The Clumber Spaniel is a large, strong dog, who is heavier and more substantial than the other spaniel breeds. When fully grown, he stands around 45-50cm tall and adult dogs weigh 29.5-34kg and females 25-29.5kg. The abundant, silky coat comes in white with lemon or orange markings, and the muzzle is freckled.
It's long been believed that the Clumber Spaniel is a French breed, brought to the UK over two centuries ago by the Duke of Noailles who, keen to keep his dogs safe in the revolution, gave his kennel of prized spaniels to the Duke of Newcastle at Clumber Park, Nottinghamshire. There is little evidence to fully support this theory and it's now thought that the Clumber Spaniel dog breed is very much a British creation, developed from various hunting spaniels and other breeds.
A little more reserved than some spaniels, the Clumber Spaniel breed is good-natured, and they make devoted family dogs - though be prepared for some slobber! He can show a stubborn streak, but usually loves to please, so makes a rewarding pupil when training, provided he has the right motivation.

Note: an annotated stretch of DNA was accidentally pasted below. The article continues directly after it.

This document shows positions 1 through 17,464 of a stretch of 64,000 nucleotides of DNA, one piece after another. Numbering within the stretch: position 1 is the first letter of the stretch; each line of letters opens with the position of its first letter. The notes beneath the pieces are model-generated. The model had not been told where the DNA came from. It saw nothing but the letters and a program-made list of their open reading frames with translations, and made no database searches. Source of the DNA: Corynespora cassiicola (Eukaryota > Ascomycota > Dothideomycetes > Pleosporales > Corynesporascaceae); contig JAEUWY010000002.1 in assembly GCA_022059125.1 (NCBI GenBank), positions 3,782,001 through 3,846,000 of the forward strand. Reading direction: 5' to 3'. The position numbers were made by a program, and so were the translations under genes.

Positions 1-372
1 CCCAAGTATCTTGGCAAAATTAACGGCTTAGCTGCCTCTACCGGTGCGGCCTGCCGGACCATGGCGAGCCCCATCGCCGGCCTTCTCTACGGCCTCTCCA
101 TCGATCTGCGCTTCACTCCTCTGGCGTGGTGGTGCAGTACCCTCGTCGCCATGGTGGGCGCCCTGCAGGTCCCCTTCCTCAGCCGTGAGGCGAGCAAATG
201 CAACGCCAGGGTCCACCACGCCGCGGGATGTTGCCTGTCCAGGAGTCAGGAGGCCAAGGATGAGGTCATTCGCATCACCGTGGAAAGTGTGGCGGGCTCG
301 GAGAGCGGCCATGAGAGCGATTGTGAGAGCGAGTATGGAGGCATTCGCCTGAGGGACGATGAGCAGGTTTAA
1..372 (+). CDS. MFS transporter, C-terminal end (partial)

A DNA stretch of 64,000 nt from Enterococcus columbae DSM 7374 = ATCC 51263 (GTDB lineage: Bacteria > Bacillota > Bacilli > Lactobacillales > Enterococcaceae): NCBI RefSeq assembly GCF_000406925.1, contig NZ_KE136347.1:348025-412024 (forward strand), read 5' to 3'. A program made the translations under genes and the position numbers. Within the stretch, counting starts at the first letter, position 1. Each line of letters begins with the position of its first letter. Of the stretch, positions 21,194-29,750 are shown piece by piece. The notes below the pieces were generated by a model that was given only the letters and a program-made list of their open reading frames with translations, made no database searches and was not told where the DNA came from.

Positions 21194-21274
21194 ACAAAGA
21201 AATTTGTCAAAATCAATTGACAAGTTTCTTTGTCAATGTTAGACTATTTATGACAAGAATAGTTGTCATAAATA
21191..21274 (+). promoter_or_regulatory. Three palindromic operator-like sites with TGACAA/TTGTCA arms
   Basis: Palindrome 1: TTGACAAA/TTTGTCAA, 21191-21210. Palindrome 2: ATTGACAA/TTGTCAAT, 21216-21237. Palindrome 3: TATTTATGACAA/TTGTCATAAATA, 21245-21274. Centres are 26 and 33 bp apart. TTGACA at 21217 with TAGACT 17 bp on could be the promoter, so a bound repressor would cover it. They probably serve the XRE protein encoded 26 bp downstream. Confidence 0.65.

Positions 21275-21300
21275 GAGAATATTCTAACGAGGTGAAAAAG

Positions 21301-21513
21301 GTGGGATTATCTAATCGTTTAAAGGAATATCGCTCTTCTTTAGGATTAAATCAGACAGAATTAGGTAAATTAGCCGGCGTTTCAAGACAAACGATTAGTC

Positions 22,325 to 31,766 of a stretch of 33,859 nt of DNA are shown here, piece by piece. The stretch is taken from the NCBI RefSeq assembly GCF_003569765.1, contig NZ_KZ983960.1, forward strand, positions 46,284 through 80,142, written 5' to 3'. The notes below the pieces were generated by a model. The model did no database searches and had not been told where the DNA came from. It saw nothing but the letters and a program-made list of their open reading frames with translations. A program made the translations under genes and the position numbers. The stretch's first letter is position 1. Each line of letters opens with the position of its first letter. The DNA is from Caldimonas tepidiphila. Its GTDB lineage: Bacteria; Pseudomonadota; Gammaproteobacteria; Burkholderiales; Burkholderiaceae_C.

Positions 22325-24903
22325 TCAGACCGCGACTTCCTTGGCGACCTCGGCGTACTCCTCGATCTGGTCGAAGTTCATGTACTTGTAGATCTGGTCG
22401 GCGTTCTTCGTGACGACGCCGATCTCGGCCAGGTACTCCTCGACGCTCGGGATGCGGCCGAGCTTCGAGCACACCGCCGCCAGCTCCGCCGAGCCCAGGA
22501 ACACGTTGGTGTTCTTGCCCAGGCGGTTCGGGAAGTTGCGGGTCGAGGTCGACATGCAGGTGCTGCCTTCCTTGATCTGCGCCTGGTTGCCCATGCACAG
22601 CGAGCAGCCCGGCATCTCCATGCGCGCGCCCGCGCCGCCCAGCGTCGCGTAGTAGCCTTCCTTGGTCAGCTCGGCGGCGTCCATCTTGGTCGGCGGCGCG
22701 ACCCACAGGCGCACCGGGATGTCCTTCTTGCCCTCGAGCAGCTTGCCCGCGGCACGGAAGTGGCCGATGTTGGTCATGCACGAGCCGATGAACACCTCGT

As with many breeds, the Clumber Spaniel can suffer from hereditary eye disorders, and hip dysplasia (a condition that can lead to mobility problems). Eye testing and hip scoring of dogs prior to breeding is therefore important.
This breed is renowned for its excellent nose – something he will happily follow when out on a walk! For this reason, a reliable recall is essential for off-lead exercise. He is slower than the other spaniel breeds, and will be happy with about an hour's exercise a day.
Large breed dogs, as well as having large appetites, benefit from a different balance of nutrients including minerals and vitamins compared to smaller-breed dogs.
The abundant coat is silky and straight, and there is longer hair (feathering) on the legs and chest that will tangle if neglected. The feet should be trimmed to prevent hair knotting, and the ears should be checked regularly.
Best Dog Breeds for Children
While many dogs are traditionally thought of as being good with children , all dogs and children need to be taught to get on with and respect each other, and be safe together. Even so, dogs and young children should never be left alone together and adults should supervise all interactions between them.
Clumber Spaniels, which are larger and stronger than many other Spaniel types, are good natured and respond well to training. Read about the breed in full here.